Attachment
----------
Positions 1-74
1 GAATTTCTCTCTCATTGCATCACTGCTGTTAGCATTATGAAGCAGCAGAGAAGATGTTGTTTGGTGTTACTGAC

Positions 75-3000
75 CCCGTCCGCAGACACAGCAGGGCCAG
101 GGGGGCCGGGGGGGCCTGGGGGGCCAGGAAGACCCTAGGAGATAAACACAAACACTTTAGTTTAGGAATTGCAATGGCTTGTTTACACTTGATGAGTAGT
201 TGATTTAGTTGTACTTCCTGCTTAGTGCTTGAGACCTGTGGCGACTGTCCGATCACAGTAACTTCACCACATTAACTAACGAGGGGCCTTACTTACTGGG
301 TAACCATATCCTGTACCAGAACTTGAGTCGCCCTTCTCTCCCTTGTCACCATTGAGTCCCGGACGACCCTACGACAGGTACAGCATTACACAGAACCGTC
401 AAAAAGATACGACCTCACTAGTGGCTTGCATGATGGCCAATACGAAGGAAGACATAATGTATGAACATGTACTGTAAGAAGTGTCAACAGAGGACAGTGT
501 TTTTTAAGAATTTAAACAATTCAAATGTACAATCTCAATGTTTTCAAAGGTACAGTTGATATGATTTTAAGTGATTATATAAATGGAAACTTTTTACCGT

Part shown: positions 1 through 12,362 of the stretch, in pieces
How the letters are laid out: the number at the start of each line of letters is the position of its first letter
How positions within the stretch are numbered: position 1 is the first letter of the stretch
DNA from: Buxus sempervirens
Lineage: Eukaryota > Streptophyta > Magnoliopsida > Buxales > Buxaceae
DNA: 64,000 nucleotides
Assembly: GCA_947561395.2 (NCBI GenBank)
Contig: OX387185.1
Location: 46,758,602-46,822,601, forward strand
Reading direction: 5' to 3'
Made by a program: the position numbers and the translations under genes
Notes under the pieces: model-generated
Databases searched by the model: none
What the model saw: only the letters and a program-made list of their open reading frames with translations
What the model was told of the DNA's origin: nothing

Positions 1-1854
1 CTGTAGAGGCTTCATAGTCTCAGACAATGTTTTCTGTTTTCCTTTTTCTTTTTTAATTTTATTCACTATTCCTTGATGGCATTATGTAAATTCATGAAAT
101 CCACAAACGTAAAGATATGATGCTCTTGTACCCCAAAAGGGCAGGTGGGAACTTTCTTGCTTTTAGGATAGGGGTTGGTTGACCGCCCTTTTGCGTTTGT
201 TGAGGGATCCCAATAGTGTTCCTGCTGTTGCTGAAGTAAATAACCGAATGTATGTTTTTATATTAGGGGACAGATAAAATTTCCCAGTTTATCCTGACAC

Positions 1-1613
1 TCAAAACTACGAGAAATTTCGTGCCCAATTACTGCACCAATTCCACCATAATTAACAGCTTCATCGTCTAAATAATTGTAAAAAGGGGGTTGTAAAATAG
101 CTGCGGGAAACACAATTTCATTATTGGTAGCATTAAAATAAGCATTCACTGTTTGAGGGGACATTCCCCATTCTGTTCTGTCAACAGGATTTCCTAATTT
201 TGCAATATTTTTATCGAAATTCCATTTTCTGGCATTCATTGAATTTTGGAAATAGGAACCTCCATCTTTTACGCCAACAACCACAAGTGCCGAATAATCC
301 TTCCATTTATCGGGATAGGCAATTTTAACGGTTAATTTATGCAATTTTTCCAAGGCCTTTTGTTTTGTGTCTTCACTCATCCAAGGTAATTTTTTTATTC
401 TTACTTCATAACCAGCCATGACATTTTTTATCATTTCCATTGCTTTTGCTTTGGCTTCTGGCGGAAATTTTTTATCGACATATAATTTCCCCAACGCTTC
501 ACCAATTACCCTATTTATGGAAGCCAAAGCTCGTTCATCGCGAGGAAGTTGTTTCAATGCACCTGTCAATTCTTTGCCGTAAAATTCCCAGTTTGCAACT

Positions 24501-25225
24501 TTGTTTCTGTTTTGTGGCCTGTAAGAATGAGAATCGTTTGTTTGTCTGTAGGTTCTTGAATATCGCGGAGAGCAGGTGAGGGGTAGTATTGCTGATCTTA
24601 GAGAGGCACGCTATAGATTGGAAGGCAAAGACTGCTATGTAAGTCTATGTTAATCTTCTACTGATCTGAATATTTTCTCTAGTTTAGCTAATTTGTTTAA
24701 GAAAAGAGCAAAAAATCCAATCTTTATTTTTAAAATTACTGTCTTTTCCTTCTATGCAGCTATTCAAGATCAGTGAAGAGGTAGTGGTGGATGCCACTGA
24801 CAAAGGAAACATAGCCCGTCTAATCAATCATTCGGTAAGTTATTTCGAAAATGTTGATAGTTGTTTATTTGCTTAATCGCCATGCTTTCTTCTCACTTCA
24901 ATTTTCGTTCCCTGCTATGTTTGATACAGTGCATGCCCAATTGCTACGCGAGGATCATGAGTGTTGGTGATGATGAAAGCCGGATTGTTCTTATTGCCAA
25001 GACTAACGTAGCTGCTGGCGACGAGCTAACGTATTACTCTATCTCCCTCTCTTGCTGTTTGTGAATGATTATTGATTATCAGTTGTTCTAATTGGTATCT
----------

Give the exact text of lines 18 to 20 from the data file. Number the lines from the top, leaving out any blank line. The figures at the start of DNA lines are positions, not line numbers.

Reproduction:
Location: 46,758,602-46,822,601, forward strand
Reading direction: 5' to 3'
Made by a program: the position numbers and the translations under genes